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Folasade Owoeye: What Poverty Smells Like



Nobody wants to be poor. No one has a fascination with poverty. There is nothing idyllic or romantic about being poor. I could describe what poverty feels like in many words and still come up short to a lot of people. It really is undefinable. I once heard someone describe poverty as lack of options.

It feels like hunger. Not just the need to eat for satiety, but a strong craving for a particular delicacy that remains forever out of reach.

Poverty also comes in different shades and varies in intensity; and in a country like Nigeria where the boundaries between the poor and the middle class are blurred, the experience of poverty becomes subjective. One man’s description of poverty becomes the aspiration of another. The middle-class man living in Abule-Egba, suddenly becomes poor in Ikoyi.

People across different economic strata relate to poverty in unique ways. Poor people hate themselves for being poor. Their friends and families hate them for being poor as well. The rich on the other hand, have varying reactions to poverty. Some are gravely afraid of being poor and recoil when confronted with the realities of poverty as though it is a highly contagious infection. Others are empathetic to the poor and reach out in acts of benevolence, while some just can’t relate to poverty.

Perhaps, the most empathetic to the poor are the middle class. They live in a constant reminder that they could easily fall to the other side of the divide by the slightest stroke of misfortune and are often more grateful for the little comforts and privileges enjoyed in life.

So what does poverty smell like? Poverty smells like a mix of desperation and unwashed sweat. It is the desperate cry of the middle-aged woman in the week-long church crusade binding all the forces of poverty from her father’s lineage whilst ignoring the cries of the toddler clutching frantically at her wrapper.

Poverty smells like anxiety and cheap bar soaps. It is the clean threadbare shirt on the back of a warehouse security guard, who sits at the hospital reception staring at his son’s medical bill in his hands. He pulls off the handkerchief placed on the collar of his shirt to prevent the collar from being coated with grime and wipes his face repeatedly even though he isn’t sweating.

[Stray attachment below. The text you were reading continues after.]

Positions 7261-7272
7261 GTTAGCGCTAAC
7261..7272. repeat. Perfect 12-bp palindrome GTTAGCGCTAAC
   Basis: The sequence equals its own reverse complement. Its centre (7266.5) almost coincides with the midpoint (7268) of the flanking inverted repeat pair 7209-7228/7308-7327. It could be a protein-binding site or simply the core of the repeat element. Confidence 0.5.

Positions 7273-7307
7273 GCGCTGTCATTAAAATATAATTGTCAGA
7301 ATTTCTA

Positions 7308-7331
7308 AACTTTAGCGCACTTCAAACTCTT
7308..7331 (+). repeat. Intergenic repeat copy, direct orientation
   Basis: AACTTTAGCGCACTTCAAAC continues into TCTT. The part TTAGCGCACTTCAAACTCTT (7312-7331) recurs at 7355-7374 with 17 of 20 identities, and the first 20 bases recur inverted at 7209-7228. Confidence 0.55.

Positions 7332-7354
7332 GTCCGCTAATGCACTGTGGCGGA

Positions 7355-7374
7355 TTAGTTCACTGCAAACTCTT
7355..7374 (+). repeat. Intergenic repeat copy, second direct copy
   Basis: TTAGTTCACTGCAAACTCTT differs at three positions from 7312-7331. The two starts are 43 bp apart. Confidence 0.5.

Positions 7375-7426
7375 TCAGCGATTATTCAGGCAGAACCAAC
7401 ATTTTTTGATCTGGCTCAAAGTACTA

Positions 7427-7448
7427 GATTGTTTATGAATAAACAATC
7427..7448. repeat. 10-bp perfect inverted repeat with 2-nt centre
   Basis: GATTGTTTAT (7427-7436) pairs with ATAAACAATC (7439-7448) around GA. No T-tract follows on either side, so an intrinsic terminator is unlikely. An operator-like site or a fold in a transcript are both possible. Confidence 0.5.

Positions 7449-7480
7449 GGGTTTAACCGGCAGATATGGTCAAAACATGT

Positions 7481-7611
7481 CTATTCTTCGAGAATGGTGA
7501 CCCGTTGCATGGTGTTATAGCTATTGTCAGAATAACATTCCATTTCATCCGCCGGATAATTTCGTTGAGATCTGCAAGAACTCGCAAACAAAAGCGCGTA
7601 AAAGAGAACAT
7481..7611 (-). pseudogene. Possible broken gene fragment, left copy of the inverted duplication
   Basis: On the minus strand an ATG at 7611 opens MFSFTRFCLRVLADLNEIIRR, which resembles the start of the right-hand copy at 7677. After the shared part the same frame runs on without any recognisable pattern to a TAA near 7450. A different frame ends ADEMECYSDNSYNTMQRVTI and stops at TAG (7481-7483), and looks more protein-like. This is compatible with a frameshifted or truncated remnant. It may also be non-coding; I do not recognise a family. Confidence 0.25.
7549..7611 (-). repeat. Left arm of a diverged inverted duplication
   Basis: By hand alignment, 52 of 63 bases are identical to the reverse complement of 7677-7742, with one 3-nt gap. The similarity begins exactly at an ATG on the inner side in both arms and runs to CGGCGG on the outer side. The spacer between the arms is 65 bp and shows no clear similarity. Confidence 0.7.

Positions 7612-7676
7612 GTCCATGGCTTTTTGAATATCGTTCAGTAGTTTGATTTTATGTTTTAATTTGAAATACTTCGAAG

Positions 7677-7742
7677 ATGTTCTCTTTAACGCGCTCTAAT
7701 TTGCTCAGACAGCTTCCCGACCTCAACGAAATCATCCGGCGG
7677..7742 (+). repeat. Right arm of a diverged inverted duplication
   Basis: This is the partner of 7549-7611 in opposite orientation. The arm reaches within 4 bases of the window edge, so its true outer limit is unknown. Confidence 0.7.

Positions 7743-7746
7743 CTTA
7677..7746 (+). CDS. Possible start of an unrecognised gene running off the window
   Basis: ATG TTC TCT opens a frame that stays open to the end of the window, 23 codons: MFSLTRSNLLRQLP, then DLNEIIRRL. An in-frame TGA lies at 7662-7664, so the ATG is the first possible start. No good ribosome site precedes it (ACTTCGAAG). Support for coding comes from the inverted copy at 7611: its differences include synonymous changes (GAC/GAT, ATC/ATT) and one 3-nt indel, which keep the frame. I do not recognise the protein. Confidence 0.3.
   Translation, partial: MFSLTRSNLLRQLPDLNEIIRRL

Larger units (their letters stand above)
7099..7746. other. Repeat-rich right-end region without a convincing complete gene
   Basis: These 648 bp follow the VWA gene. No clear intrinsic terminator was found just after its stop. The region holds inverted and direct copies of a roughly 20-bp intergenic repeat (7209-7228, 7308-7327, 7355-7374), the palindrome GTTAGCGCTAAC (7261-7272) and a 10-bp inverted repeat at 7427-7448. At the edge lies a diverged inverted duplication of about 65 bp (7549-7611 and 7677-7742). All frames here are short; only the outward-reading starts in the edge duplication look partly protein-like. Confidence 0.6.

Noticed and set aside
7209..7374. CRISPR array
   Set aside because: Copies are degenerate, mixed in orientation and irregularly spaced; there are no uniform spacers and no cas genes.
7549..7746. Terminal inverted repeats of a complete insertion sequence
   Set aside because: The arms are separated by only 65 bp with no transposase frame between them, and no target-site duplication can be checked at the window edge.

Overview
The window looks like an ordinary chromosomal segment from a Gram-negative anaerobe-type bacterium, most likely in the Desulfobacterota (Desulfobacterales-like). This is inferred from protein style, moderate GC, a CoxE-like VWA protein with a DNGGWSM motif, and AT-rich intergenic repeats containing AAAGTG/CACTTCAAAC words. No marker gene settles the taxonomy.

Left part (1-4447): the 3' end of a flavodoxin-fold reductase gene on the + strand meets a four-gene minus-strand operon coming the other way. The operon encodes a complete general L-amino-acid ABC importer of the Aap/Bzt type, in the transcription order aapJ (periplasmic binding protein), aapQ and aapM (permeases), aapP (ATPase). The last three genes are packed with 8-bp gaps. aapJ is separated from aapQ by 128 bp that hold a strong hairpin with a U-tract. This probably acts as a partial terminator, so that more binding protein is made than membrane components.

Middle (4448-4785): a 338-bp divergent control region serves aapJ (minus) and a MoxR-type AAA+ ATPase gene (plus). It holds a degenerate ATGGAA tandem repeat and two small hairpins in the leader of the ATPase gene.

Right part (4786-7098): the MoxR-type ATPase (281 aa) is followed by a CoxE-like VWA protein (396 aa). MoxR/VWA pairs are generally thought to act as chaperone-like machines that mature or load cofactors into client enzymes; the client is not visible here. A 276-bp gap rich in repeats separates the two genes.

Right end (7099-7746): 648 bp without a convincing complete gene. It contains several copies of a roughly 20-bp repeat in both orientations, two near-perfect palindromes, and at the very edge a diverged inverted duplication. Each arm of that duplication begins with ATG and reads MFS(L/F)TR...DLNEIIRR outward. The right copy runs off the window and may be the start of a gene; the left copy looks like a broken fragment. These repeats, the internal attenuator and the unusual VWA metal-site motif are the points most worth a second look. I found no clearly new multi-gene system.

Poverty smells like optimism and damp clothes. It’s a false hope that makes a young woman and her two sons unwrap the decorative Christmas gift boxes under the Falomo bridge on a rainy Tuesday evening, with the hope that, just maybe by a random act of benevolence, there is a gift inside. It’s the old woman who walks up to the counter in the neighborhood eatery with an empty bowl in one hand and a worn 50 naira note in another. She looks intently at the
young girl at the counter, hoping to make eye contact and ask for a small wrap of eba with egusi soup with no meat for just 50 naira, but it seems the girl is bent on avoiding her gaze today.

Sometimes poverty smells like determination and flooded gutters. It’s the grim look on the face of a 9- year-old boy walking briskly to school. The untarred road from his house leading to the main road is flooded again from the rains. Without thinking, he stops by the side of the road to take off his rubber sandals and his treasured white socks and slips on his sandals again. He cautiously hops on the large stones placed across the flooded street and makes his way to the drier part of the road.

Poverty smells like a mixture of disbelief, smoke and fish oil. It’s the young fish hawker sitting at her makeshift stand in front of a major supermarket. She stares absent-mindedly at shoppers making their way in and out of the supermarket until a young female shopper catches her eyes. The woman walks in a measured gait ahead of a shop assistant pushing a large trolley to her car. She tips the assistant and throws away a crumpled receipt on the ground. The young fish hawker waits till the car has pulled out of the car park and picks up the receipt of curiosity. The items listed on the receipt are incomprehensible but their prices are clear. Her limited reading skills unmistakably pick out two words. “Ice-cream”. She traces the amount… N5,200. She reads it again wondering if there was a mistake as she mentally calculates the value of the smoked fish on her still full tray and wonders in what lifetime she would be able to spend a whole day’s hawking proceeds on a cup of ice-cream. She shrugs to herself…rich people.